Uploaded: Tuesday, February 20, 2001 2 p.m.
Protecting the future of power
the lights on:
An ongoing report of local power conditions
Utilities director hopes to secure energy
supply, despite debate
by Marv Snow
The cloud of controversy over authorizing Utilities Director John
Ulrich and City Manager Frank Benest to sign long-term power contracts
has likely blown by, now that the city's Utilities Advisory Commission
concurred with the argument that the community's future power needs
must be secured as soon as possible.
Ulrich was criticized at the City Council's Feb. 12 meeting when
he sought authorization for the he and Benest to enter into long-term
contracts to lock in the city's power supply and prices. Two commission
members told the council that night that they were upset Ulrich
had not discussed the issue with them before going to the council.
At last week's Utilities Advisory Commission meeting, held Feb.
14, however, Ulrich explained it would be better to sign a contract
for power over a longer period, like 10 years, instead of trying
to buy it on the open market as PG&E is doing at skyrocketing prices.
Apparently satisfied, the advisory commission signed off on Ulrich's
proposals, with some changes.
The commission suggested signing contracts for up to 50 megawatts
instead of 75 as Ulrich originally requested. Members also felt
that purchases should not be conducted on a lump-sum basis, but
instead be bought over a period of time in different amounts.
Commissioners also asked for the formation of an oversight committee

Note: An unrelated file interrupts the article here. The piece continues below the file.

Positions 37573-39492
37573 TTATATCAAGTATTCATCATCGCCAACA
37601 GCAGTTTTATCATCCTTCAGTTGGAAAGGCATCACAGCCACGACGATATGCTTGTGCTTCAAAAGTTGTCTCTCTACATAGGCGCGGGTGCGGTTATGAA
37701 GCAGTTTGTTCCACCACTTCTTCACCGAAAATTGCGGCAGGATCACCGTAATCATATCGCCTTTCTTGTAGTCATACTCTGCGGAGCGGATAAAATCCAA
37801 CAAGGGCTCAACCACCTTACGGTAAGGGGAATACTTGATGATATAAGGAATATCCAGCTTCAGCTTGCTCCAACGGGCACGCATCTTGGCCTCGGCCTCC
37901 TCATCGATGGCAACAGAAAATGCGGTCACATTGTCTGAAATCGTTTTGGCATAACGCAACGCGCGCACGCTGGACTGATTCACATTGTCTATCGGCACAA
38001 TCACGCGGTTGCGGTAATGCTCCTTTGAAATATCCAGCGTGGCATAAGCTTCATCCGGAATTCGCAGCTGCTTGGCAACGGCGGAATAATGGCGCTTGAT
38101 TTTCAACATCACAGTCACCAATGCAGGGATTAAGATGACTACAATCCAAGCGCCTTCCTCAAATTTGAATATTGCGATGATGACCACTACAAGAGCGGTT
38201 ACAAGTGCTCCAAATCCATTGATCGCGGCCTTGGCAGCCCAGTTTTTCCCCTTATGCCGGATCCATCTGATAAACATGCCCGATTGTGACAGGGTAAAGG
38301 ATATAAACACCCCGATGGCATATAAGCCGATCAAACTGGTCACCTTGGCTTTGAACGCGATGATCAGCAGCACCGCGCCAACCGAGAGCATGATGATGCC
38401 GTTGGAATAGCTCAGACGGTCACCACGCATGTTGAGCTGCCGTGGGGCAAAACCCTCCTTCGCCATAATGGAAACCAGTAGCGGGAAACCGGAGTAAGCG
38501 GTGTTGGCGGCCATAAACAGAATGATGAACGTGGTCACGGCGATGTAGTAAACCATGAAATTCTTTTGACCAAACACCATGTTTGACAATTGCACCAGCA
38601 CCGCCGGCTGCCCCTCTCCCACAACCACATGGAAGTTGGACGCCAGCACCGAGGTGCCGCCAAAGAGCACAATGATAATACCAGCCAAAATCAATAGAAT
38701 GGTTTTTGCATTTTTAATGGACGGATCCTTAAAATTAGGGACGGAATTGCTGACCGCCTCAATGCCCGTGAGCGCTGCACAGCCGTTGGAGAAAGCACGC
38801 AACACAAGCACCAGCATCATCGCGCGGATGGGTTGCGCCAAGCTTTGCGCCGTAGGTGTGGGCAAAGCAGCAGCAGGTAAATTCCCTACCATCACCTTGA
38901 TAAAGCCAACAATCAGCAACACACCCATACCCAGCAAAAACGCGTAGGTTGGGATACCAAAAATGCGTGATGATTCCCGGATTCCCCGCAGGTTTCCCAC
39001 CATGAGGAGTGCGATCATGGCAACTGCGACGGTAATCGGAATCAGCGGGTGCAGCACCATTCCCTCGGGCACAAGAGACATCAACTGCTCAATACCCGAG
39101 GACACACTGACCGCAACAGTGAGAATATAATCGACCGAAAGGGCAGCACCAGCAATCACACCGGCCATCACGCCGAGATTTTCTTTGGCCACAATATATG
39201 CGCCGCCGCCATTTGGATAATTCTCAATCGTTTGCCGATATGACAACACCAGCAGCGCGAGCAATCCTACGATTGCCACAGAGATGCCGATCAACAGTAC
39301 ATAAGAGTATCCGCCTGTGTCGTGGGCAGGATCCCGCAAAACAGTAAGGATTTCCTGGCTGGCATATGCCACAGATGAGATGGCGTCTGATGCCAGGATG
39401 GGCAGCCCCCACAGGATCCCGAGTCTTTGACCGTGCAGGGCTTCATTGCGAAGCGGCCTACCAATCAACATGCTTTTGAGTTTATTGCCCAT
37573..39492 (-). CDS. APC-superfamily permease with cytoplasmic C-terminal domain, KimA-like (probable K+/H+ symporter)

made up of at least two City Council members and others to be picked
by the council.
As the Weekly went to press, the matter was scheduled to go back
to the City Council at their Tuesday meeting.
Ulrich said he considers the securing of energy contracts to be
urgent because of PG&E's well-publicized financial woes. "These
are not normal times," he said.
Although the city is currently locked into a power contract through
the year 2004 that will keep rates lower than those charged by PG&E,
that contract expires in four years. The new 20-year contract the
city recently signed is only for hydroelectric power from the Western
Area Power Administration, which purchases power itself from PG&E.
And that is why, according to Ulrich, the city could be in danger.
If PG&E goes bankrupt, it will not be supplying power to anyone
on the grid, including Palo Alto.
"If PG&E goes bankrupt, they won't honor their contracts with anyone.
Then what do we do?" Ulrich asked. "The contract is with Western,
Ulrich said the city has to hope PG&E's financial situation improves,
but there is no guarantee.
"I have put together a defensive position in case this happens,"
Ulrich said that there was a risk of entering into a long-term
contract at a set rate and having the market value fall below the
The other risk is if the federal government doesn't limit PG&E's
ability to charge higher rates, it could mean Western could pass
on soaring rates to the city.
"During the life of that 40-year contract, Palo Alto did pay higher
rates during some periods of time," Ulrich said.
In his report to the Council on Feb. 12, Ulrich said "...if the
Pacific Gas and Electric Company files for bankruptcy or if PG&E
gains approval from the Federal Energy Regulatory Commission to
increase the wholesale energy rate it charges Western, the cost
of Western power to the City may soar to current market prices...
"A PG&E bankruptcy and other factors could reduce the availability
of long-term power contracts in the region," Ulrich said. "In January
2000, electricity could be purchased for nearly 3 cents (per kilowatt
hour) A year later, in January 2001, the same product was selling
for nearly 20 cents/kWh--a 600 percent increase.
"California can expect high energy prices and continued market
structure uncertainty for several years before the actions needed
to stabilize the crisis--new power plants, increased conservation,
upgrades to transmission lines, new rules for the market--are put
in place," Ulrich's report stated.